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RESEARCH ARTICLE: Production and Disposal of Waste Materials from Gas and Oil Extraction from the Marcellus Shale Play in Pennsylvania

  • Kelly O. Maloney (a1) and David A. Yoxtheimer (a2)

The increasing world demand for energy has led to an increase in the exploration and extraction of natural gas, condensate, and oil from unconventional organic-rich shale plays. However, little is known about the quantity, transport, and disposal method of wastes produced during the extraction process. We examined the quantity of waste produced by gas extraction activities from the Marcellus Shale play in Pennsylvania for 2011. The main types of wastes included drilling cuttings and fluids from vertical and horizontal drilling and fluids generated from hydraulic fracturing [i.e., flowback and brine (formation) water]. Most reported drill cuttings (98.4%) were disposed of in landfills, and there was a high amount of interstate (49.2%) and interbasin (36.7%) transport. Drilling fluids were largely reused (70.7%), with little interstate (8.5%) and interbasin (5.8%) transport. Reported flowback water was mostly reused (89.8%) or disposed of in brine or industrial waste treatment plants (8.0%) and largely remained within Pennsylvania (interstate transport was 3.1%) with little interbasin transport (2.9%). Brine water was most often reused (55.7%), followed by disposal in injection wells (26.6%), and then disposed of in brine or industrial waste treatment plants (13.8%). Of the major types of fluid waste, brine water was most often transported to other states (28.2%) and to other basins (9.8%). In 2011, 71.5% of the reported brine water, drilling fluids, and flowback was recycled: 73.1% in the first half and 69.7% in the second half of 2011. Disposal of waste to municipal sewage treatment plants decreased nearly 100% from the first half to second half of 2011. When standardized against the total amount of gas produced, all reported wastes, except flowback sands, were less in the second half than the first half of 2011. Disposal of wastes into injection disposal wells increased 129.2% from the first half to the second half of 2011; other disposal methods decreased. Some issues with data were uncovered during the analytical process (e.g., correct geospatial location of disposal sites and the proper reporting of end use of waste) that obfuscated the analyses; correcting these issues will help future analyses.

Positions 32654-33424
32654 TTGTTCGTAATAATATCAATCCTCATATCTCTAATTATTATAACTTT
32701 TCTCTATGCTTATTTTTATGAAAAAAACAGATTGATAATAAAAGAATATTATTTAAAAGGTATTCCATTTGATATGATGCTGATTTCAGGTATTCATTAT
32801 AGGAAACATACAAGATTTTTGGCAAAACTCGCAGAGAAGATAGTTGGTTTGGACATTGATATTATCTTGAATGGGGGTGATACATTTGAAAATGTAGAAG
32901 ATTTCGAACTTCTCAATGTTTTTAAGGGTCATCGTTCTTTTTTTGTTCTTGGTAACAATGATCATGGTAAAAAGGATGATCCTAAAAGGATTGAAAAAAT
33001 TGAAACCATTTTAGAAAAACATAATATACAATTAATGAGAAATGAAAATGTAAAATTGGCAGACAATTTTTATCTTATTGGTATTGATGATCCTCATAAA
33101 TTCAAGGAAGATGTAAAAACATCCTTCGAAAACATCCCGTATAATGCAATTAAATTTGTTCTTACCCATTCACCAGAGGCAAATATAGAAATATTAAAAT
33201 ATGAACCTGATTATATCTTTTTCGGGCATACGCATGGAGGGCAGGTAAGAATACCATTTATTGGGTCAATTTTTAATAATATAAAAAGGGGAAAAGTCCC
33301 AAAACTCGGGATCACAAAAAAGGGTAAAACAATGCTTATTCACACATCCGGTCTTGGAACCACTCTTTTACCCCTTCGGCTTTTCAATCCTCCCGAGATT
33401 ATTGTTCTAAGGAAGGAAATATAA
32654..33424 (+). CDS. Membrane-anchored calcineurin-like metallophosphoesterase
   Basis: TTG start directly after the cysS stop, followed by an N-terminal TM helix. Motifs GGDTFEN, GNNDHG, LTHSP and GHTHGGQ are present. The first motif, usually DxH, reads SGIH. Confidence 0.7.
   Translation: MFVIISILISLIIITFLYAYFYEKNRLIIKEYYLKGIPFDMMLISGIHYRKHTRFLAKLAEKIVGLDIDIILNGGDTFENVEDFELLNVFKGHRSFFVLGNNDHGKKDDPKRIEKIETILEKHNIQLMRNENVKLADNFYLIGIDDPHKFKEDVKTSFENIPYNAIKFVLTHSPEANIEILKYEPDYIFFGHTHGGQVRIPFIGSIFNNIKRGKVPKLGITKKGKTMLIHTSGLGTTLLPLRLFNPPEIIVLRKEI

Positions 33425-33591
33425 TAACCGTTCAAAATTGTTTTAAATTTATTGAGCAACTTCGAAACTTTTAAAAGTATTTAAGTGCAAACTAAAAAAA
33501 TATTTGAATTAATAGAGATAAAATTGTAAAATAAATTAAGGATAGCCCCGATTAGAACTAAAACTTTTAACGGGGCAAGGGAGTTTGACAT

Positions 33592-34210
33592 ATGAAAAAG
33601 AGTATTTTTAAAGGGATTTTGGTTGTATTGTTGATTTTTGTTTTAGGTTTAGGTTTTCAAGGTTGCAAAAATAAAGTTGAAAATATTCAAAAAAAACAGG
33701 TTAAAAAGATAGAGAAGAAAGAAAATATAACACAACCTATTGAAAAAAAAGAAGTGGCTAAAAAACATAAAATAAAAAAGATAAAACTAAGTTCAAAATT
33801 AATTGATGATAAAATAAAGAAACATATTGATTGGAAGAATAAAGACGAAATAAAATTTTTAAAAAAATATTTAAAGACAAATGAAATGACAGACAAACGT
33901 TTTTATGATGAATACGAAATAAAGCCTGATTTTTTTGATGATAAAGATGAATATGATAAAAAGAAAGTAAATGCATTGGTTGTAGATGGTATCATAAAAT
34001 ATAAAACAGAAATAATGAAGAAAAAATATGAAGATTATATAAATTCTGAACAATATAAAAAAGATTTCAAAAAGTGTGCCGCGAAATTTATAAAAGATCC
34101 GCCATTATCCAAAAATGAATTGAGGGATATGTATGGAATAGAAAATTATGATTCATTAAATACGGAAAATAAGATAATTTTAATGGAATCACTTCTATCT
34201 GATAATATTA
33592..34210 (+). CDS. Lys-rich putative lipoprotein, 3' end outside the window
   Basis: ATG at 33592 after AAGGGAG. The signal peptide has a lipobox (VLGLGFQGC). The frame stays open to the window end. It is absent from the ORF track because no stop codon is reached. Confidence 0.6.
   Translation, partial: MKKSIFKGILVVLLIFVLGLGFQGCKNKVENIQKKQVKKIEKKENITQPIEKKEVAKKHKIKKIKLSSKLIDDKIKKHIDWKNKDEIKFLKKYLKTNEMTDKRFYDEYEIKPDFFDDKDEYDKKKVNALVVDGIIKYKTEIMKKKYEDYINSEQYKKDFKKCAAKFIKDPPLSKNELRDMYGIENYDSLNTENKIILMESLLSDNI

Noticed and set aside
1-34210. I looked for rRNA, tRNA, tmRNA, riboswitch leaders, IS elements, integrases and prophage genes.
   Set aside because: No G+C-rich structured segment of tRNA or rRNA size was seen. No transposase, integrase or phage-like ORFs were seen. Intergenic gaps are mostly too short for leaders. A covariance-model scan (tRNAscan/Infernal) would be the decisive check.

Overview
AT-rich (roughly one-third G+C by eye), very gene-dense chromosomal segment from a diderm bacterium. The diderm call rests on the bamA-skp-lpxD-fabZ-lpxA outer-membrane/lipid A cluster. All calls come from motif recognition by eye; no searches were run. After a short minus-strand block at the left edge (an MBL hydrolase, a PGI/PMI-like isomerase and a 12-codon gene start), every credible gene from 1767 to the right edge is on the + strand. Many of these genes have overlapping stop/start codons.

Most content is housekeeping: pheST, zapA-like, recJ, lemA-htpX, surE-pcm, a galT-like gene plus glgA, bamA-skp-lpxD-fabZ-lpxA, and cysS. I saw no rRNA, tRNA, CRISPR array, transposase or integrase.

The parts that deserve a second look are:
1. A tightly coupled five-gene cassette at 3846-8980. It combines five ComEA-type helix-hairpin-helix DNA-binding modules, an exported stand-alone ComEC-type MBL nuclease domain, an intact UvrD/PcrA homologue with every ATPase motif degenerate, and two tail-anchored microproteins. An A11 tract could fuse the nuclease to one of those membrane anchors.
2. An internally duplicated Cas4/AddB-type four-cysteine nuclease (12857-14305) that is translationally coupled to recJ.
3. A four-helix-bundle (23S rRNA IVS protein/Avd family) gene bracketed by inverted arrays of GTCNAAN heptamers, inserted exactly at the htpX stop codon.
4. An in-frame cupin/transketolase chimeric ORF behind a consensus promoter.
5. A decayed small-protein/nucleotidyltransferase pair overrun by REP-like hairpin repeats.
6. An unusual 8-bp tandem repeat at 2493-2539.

Environmental Practice 14:1–10 (2012)

Corresponding author
Kelly O. Maloney, USGS–Leetown Science Center, Northern Appalachian Research Laboratory, 176 Straight Run Road, Wellsboro, PA 16901; (phone) 570-724-3322ext. 239; (fax)570-724-2525; (e-mail)
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P. Drohan , M. Brittingham , J. Bishop , and K. Yoder . 2012. Early Trends in Landcover Change and Forest Fragmentation due to Shale-Gas Development in Pennsylvania: A Potential Outcome for the Northcentral Appalachians. Environmental Management 49(5):10611075.

S. Entrekin , M. Evans-White , B. Johnson , and E. Hagenbuch . 2011. Rapid Expansion of Natural Gas Development Poses a Threat to Surface Waters. Frontiers in Ecology and the Environment 9(9):503511.

R.S. Fisher 1998. Geologic and Geochemical Controls on Naturally Occurring Radioactive Materials (NORM) in Produced Water from Oil, Gas, and Geothermal Operations. Environmental Geosciences 5(3):139150.

D.M. Kargbo , R.G. Wilhelm , and D.J. Campbell . 2010. Natural Gas Plays in the Marcellus Shale: Challenges and Potential Opportunities. Environmental Science & Technology 44(15):56795684.

S. Rassenfoss 2011. From Flowback to Fracturing: Water Recycling Grows in the Marcellus Shale. Journal of Petroleum Technology 63(7):4851. Available at (accessed October 19, 2012).

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Environmental Practice
  • ISSN: 1466-0466
  • EISSN: 1466-0474
  • URL: /core/journals/environmental-practice
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